Profits are a different story. IBM doesn't disclose them, and analysts say they're hard to detect. One drag has been IBM's superaggressive bidding for contracts to build up its outsourcing business. Its Integrated Systems Solutions Co. (ISSC) subsidiary has been undercutting competing bids by as much as 30%, say rivals such as Electronic Data Systems Corp. (EDS) and Computer Sciences Corp. (CSC). The result, says Bonnie Digrius, vice-president at consultants Gartner Group Inc., is that IBM's gross margins in services may be as low as 10%, compared with an estimated 23% for EDS. Its operating margin: 2% or less, vs. 12% at EDS and 6% at CSC. IBM declines to discuss its profits specifically, but a spokeswoman says, "We are not buying market share."
ISSC, established in 1991 to serve U.S. customers only, will have revenues of $4.7 billion this year--including $2.5 billion in business from within IBM, says Digrius. Now, the focus is shifting to profits, says Dennie Welsh, who was named general manager of IBM North America services in October. He's chairman of ISSC and also oversees service activities in IBM's 40-odd sales areas around the country.
Welsh, 50, joined IBM in 1966 to work on the Apollo space program and rose through the ranks to manage large systems-integration contracts with the federal government. His newly formed services empire is designed to improve responsiveness and cut costs. "We're trying to eliminate redundancies," he says. "We're focused very heavily on being the low-cost provider of solutions." For ISSC, that means identifying more profitable deals and slashing sales, general, and administrative expenses--as a percentage of revenues--from double to single digits, says Samuel J. Palmisano, ISSC president.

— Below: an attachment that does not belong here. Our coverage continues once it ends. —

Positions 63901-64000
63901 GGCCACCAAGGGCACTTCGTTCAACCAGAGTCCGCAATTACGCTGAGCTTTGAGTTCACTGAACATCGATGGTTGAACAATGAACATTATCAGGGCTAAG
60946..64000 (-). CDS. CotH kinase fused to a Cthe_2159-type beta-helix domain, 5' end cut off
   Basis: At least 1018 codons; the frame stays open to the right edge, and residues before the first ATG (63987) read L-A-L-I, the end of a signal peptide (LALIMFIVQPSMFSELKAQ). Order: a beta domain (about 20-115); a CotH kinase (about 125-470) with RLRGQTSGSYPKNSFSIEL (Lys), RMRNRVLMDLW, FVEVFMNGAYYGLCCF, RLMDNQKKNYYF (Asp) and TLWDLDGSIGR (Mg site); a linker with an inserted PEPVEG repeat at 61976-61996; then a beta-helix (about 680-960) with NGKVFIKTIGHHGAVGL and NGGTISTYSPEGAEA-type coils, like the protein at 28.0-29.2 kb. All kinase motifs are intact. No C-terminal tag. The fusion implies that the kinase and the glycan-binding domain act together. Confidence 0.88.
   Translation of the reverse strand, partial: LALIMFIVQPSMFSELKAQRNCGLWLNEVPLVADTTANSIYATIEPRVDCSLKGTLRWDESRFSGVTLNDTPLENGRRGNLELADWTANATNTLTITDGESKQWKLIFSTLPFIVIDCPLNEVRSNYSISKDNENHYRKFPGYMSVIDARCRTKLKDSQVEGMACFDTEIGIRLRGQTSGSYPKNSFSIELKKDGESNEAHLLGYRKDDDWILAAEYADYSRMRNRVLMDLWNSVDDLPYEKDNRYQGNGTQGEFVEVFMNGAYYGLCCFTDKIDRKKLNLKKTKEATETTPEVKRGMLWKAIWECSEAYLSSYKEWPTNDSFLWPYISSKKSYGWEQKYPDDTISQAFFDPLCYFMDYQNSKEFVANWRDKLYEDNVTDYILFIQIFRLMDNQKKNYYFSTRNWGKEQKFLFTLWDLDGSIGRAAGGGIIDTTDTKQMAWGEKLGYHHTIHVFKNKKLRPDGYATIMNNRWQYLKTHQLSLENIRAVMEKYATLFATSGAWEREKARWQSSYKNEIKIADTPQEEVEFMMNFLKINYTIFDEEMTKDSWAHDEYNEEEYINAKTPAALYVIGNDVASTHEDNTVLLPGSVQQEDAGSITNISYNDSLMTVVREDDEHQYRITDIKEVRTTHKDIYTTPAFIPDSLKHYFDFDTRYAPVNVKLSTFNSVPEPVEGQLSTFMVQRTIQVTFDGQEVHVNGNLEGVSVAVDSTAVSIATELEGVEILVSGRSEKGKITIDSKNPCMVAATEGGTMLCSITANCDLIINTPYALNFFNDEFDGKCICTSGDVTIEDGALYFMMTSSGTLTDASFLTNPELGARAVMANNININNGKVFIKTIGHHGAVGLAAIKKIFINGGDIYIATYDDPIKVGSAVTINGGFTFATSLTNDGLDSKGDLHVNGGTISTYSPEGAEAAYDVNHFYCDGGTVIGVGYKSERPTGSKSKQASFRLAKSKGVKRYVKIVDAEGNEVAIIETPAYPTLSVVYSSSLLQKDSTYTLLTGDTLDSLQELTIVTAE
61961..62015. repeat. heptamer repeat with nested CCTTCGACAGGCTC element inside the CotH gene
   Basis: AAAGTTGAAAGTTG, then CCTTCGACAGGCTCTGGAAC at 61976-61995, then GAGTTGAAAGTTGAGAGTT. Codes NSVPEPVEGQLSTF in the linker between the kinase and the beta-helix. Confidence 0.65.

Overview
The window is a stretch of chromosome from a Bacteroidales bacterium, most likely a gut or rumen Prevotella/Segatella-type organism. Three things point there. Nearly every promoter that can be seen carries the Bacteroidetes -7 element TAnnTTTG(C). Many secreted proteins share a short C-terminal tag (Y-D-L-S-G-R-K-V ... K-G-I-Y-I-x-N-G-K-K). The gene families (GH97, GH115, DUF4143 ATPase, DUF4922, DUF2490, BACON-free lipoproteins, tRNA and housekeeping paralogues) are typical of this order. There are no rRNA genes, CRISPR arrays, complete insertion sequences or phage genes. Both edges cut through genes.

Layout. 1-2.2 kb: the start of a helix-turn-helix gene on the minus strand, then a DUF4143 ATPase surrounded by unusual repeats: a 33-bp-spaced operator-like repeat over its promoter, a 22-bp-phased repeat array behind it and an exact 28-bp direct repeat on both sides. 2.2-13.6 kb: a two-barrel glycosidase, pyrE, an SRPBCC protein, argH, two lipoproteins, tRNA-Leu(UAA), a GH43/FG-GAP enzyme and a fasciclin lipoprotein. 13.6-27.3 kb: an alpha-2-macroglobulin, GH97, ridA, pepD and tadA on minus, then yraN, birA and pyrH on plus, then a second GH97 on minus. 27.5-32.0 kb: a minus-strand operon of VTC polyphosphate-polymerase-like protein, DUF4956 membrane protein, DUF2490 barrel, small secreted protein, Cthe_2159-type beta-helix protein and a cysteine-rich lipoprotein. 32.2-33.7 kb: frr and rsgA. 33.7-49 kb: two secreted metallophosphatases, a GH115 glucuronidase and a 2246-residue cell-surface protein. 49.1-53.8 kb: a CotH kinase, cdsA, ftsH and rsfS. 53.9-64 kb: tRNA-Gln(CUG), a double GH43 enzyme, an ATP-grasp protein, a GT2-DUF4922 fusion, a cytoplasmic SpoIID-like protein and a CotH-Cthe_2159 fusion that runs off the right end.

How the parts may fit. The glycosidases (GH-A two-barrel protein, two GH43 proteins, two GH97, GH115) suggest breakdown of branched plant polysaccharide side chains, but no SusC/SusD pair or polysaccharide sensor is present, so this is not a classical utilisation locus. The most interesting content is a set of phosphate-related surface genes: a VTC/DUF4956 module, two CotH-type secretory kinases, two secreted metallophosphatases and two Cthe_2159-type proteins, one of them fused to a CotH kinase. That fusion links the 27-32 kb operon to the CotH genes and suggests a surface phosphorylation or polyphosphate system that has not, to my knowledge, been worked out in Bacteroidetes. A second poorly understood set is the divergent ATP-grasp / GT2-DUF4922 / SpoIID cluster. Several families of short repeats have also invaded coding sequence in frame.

A NOVICE. Despite its minimal profitability, however, ISSC has achieved important goals for IBM. It was created at a time when EDS and other outsourcers were scooping up longtime mainframe customers. Big banks and corporations were cutting overhead by selling entire data-processing departments--computers, employees, the lot--to companies such as EDS and buying back computing services at a fixed fee. Now, ISSC's outsourcing "keeps customers in the same church," says Howard Anderson, president of Yankee Group, a consulting firm. "Maybe they're in a different pew, but they can come back to [buying IBM gear] real easily."